Remington chambered the 7mm Remington Magnum cartridge in their Model 700 bolt action rifle in 1962 and it featured a 1 in 9" rifling twist. The 7mm Remington Magnum has been chambered by most major high power rifle manufacturers for quite some time and they have offered these rifles with rifling twist rates from 1 in 9" - 1 in 10". Because of the velocity range, quirky nature of .284 diameter bullets in that velocity range, the 7mm Remington Magnum concerning bullet performance with various twist rates by various rifle manufacturers mixed performance results can be quite substantial, here is a barrel and bullet guide that I have found over the years to be quite useful for hunting:
1 in 9" Twist Rate: 160 - 175 grain bullets, minimum barrel length 26 inches for maximum performance on large game such as moose and big bears.
1 in 9 1/2" Twist Rate: 140 - 160 grain bullets, minimum barrel length 24 inches for maximum performance on big game such as antelope, deer, elk and moose.
1 in 10" Twist Rate: 115 - 140 grain bullets, minimum barrel length 24 inches for maximum performance on varmints, predators, antelope, deer and elk.
Note: How To Measure Rifling Twist Rate.
When choosing a rifle cartridge you should always evaluate what you are going to use the rifle for and then select the rifle with the correct rifling twist rate for your imparticular use by bullet weight to gain the most accuracy and bullet expansion. A good rule of thumb is that the heavier and longer a bullet is, the faster the rifling twist rate needs to be to stabilize it in flight, therefore a lighter shorter bullet needs a slower rifling twist rate to give proper bullet spin for correct flight and expansion.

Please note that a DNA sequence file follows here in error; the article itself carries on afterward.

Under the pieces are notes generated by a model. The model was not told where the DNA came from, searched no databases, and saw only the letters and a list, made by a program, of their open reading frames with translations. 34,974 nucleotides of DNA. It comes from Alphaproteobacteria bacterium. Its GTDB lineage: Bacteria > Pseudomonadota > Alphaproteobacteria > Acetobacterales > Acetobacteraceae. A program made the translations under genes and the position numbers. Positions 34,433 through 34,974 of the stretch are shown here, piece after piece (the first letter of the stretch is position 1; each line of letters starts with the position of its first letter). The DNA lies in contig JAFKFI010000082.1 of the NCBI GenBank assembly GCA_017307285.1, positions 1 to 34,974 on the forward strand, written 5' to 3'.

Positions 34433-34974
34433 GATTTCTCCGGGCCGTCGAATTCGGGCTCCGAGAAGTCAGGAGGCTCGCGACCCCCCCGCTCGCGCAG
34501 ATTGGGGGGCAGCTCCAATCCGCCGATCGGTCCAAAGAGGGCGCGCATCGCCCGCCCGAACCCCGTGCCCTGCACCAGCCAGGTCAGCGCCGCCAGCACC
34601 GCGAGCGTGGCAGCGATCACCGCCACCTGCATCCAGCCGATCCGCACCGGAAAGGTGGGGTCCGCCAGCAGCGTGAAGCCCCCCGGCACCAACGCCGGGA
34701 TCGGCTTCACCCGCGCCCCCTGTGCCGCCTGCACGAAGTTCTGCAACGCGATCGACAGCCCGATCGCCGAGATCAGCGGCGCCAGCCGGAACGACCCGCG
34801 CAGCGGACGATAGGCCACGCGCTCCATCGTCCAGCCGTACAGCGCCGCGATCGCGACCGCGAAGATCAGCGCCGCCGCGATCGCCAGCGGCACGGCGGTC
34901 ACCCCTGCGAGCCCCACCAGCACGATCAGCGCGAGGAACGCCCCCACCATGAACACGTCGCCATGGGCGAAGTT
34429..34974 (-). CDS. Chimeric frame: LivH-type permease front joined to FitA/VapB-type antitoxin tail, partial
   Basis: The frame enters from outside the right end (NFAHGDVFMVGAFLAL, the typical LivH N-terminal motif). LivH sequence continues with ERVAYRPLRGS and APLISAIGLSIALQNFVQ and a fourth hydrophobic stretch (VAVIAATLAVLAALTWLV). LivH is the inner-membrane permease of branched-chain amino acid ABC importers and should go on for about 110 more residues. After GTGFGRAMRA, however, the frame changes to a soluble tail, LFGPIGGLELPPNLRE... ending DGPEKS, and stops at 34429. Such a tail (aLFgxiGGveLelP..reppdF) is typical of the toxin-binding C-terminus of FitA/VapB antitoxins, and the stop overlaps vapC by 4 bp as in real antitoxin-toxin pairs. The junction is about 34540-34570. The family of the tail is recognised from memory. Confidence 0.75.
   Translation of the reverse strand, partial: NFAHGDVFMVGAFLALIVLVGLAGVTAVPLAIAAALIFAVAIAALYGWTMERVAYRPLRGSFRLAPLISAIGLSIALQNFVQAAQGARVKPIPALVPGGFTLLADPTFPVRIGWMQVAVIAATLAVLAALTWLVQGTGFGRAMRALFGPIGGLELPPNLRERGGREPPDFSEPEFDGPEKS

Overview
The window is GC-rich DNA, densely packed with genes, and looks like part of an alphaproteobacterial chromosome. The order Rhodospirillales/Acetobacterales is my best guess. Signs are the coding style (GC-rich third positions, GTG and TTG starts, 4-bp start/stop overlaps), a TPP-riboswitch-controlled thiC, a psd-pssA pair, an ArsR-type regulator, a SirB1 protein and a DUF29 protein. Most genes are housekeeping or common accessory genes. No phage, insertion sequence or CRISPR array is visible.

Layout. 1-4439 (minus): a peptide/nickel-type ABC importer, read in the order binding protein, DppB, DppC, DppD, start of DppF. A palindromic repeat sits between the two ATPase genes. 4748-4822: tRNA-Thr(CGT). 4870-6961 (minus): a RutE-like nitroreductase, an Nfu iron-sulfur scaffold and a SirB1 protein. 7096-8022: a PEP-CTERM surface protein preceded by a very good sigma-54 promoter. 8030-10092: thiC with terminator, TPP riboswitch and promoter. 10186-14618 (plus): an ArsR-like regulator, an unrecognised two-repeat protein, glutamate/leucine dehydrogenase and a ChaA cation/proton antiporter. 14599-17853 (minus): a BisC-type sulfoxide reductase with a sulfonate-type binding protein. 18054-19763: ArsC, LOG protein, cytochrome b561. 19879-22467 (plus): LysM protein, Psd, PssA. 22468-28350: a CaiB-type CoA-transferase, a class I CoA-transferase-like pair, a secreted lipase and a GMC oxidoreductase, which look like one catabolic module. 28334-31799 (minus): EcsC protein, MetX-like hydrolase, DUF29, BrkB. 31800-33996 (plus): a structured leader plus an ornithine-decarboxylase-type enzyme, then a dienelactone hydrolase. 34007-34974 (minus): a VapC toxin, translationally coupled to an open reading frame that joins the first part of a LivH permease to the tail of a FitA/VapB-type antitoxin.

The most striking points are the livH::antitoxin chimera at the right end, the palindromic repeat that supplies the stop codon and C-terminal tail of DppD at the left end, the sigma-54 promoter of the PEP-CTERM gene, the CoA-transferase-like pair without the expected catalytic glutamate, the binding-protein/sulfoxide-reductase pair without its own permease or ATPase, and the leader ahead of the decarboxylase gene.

The Bolt Action is the most popular rifle action type used in North America chambered in the 7mm Remington Magnum cartridge, of which Remington, Ruger and Winchester brands and models are the most popular.
Remington - Model 700.
Ruger - M77.
Winchester - Model 70.
To achieve the maximum accuracy from your 7mm Remington Magnum rifle there are several things you need to do correctly and this applies to new and used rifles.
1. Properly mount your rifle scope.
2. Properly break-in your rifle barrel.
3. Properly sight-in your rifle with this free accurate sight-in target.
I have owned more than a few 7mm Remington Magnum rifles over the years and most were extremely accurate, the first was a Winchester model 70 with 24", 1 in 9 1/2" twist barrel purchased in 1974, out of the box performance was 1 hole groups at 200 yards shooting factory remington 150 grain core-lokt bullets. Performance was well above board for that 7mm Remington Magnum rifle, several years later, after several thousand rounds, throat erosion was affecting its accuracy and I began experimenting with bullet, powder and primer combinations to regain its accuracy.
Using 160 grain speer flat based bullets, slightly lengthening the cartridge overall length, backed with a charge of IMR 4831 powder and ignited with a remington 9 1/2 large rifle primer (Not Magnum), superb accuracy returned.
(Accuracy: 1 hole, 5 shot groups at 200 yards).
Note: The above 7mm Remington Magnum load is extremely effective on elk, moose and bear and definately not recommended for deer hunting as the destruction on a deer shot with that loading and hit in the shoulder is very high.